Abstract and Keywords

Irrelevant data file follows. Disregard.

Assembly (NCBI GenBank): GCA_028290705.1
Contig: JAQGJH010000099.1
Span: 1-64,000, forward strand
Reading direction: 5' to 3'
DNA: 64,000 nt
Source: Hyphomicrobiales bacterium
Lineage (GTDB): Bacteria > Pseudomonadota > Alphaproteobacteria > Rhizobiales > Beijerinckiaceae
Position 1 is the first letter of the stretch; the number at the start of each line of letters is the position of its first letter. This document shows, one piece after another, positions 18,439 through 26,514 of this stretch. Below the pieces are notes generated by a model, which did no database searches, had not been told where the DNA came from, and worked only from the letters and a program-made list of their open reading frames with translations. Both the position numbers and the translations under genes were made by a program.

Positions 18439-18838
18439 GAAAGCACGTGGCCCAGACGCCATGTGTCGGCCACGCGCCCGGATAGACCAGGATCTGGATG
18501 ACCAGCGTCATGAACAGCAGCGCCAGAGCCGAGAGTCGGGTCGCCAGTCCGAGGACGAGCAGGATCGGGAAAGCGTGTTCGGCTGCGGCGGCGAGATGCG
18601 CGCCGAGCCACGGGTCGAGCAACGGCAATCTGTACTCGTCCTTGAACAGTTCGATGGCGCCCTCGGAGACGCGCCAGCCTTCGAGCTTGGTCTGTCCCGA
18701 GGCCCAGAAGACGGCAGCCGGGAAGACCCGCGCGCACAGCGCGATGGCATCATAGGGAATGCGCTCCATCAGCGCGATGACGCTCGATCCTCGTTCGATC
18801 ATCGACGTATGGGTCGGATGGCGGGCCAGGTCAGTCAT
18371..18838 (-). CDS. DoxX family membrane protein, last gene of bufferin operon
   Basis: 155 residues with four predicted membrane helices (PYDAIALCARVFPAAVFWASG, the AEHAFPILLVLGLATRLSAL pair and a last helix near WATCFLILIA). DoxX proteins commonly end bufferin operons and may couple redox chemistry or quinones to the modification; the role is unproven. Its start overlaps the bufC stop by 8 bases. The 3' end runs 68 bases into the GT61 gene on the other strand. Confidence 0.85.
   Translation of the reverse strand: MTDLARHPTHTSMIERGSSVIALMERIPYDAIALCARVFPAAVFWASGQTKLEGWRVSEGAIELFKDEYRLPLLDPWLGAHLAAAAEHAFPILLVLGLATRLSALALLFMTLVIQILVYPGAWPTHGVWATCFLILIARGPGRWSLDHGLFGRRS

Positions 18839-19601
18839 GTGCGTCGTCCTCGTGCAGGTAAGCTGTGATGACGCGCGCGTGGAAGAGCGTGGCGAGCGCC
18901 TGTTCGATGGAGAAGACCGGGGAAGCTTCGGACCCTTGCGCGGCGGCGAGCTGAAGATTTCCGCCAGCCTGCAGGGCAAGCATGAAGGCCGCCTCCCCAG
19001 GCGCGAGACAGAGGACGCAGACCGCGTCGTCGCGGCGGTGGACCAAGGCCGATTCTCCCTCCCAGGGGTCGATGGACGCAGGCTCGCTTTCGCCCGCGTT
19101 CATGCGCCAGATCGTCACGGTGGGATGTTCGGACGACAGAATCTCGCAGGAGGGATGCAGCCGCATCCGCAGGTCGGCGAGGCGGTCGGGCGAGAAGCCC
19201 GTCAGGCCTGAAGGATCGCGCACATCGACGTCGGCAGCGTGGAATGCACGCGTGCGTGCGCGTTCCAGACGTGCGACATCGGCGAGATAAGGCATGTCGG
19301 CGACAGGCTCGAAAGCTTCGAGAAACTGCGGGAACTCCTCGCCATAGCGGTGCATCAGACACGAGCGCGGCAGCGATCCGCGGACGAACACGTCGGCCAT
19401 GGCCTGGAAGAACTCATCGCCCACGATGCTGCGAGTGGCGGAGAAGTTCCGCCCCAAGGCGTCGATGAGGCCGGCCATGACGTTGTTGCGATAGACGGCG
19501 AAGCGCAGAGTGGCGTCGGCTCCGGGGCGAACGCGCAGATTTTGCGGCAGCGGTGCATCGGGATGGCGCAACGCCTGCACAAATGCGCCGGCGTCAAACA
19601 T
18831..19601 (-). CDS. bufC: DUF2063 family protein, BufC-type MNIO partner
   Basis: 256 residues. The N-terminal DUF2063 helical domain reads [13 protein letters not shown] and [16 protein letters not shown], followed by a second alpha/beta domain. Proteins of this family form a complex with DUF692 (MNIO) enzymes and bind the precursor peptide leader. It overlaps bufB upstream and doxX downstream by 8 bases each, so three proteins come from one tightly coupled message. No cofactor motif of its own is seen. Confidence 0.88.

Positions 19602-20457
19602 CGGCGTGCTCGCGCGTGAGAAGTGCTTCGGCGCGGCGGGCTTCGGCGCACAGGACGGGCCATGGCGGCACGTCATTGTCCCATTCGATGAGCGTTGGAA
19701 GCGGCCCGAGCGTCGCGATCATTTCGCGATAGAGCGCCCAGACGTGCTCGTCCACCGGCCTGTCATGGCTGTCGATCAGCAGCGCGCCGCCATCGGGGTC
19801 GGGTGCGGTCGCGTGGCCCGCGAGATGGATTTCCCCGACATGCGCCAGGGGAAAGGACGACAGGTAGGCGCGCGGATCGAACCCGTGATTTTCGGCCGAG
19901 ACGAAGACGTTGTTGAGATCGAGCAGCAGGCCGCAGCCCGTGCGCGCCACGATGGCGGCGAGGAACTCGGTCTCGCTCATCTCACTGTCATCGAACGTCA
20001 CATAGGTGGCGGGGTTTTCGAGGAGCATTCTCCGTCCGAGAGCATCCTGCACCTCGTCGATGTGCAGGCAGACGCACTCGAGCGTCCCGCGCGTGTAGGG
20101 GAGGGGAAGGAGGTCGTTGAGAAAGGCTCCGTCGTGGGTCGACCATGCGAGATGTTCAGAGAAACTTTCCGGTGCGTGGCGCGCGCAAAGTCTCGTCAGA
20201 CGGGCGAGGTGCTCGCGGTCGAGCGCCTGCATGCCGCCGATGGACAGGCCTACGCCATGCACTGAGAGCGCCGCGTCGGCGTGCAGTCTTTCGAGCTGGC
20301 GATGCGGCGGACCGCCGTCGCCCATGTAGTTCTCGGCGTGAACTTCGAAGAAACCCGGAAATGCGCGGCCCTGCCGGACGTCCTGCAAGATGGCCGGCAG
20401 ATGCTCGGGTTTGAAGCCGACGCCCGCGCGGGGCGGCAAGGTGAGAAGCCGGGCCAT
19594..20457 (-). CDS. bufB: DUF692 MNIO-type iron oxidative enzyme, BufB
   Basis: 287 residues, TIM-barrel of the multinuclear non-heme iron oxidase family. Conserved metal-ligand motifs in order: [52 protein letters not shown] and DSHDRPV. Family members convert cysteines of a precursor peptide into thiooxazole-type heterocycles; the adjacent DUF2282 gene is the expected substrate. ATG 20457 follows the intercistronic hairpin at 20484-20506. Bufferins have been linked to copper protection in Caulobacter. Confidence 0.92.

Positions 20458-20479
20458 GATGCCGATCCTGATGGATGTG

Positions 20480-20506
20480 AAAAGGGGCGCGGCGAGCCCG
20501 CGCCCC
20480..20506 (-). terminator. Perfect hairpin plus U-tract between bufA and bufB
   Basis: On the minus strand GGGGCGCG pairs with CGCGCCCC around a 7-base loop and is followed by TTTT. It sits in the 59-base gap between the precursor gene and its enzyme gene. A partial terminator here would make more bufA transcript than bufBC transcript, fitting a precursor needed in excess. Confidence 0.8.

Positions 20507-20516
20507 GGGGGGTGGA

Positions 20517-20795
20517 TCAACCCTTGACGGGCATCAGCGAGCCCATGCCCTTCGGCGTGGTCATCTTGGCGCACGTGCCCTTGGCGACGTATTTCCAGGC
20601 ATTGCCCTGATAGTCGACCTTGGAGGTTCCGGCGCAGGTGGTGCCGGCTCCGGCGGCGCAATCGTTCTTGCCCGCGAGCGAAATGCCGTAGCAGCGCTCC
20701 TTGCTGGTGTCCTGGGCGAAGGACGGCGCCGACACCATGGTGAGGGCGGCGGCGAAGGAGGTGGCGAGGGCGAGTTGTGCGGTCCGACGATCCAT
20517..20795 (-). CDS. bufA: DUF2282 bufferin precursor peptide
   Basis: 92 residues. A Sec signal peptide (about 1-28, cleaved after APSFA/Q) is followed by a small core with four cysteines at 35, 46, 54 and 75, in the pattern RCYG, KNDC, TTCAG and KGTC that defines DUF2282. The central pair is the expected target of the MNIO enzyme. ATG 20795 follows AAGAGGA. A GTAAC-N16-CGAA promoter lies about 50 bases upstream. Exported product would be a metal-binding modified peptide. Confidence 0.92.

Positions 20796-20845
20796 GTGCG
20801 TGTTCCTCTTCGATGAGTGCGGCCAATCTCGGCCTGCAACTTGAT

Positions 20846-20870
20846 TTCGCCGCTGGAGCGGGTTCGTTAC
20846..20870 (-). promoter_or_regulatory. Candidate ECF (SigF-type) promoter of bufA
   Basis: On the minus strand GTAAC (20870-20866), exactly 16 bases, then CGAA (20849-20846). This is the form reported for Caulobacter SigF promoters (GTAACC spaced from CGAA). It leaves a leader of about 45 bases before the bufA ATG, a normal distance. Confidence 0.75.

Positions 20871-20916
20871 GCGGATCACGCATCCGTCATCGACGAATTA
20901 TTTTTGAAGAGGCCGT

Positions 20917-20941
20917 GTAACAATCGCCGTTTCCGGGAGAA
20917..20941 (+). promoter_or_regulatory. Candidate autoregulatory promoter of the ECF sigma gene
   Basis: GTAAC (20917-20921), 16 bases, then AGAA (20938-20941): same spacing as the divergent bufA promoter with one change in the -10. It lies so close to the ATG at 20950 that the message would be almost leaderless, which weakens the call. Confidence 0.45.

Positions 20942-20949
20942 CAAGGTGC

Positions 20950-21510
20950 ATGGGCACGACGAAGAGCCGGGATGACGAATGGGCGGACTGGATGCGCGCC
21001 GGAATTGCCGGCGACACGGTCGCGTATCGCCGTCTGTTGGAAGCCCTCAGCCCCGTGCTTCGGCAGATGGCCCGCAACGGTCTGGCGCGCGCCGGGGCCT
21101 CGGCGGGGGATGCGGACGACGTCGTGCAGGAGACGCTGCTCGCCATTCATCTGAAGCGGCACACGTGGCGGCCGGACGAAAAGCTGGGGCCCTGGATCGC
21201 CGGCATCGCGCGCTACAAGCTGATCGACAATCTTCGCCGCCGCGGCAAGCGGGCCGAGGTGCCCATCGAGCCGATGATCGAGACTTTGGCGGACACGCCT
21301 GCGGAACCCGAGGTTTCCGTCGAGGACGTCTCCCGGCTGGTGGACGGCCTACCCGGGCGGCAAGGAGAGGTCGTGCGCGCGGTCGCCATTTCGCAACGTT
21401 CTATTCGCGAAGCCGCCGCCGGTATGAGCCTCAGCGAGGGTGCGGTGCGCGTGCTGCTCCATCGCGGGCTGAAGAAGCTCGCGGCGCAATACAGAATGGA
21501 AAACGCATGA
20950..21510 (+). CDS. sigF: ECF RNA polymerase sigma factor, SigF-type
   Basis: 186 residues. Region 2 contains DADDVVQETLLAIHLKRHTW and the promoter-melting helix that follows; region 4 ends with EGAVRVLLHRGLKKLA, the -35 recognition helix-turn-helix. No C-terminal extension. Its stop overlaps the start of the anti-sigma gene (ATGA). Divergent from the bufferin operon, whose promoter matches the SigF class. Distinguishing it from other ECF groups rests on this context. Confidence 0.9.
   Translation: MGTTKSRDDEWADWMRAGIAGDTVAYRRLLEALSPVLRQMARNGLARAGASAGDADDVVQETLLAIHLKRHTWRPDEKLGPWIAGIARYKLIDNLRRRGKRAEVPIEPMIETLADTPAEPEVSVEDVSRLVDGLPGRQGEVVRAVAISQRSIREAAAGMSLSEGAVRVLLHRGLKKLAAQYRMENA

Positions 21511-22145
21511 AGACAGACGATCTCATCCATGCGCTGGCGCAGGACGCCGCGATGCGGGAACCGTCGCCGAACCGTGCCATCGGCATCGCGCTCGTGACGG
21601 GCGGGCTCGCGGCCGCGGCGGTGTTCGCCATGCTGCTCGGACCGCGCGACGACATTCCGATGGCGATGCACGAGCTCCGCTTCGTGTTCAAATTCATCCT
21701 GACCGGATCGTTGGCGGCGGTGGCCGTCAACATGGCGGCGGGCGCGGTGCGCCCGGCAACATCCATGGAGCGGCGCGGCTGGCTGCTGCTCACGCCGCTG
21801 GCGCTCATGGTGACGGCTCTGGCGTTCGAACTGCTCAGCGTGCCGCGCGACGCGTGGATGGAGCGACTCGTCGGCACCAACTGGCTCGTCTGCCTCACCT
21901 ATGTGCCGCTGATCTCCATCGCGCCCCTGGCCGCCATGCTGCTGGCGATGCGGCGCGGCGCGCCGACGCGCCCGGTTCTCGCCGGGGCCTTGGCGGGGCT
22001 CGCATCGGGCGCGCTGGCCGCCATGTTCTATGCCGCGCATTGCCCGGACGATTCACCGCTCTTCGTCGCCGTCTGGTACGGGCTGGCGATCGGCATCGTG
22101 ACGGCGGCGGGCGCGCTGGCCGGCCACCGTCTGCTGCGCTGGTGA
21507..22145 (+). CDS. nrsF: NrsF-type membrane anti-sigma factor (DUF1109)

This article discusses the conceptual, theoretical, and empirical research on insurance coverage for drugs in the context of a comparison with this idealized model. Deviations from it include (but are not limited to) the inability of insurers to determine and make benefit payments based on an objective health state, the absence of uniform predetermined prices, insurance policies that cover only certain products (e.g., drugs) or that take account only of current-period costs, imperfect information for consumers and providers about what the marginal benefits from drugs and other treatments really are, and the possibility of income effects from benefit payments or coverage per se.
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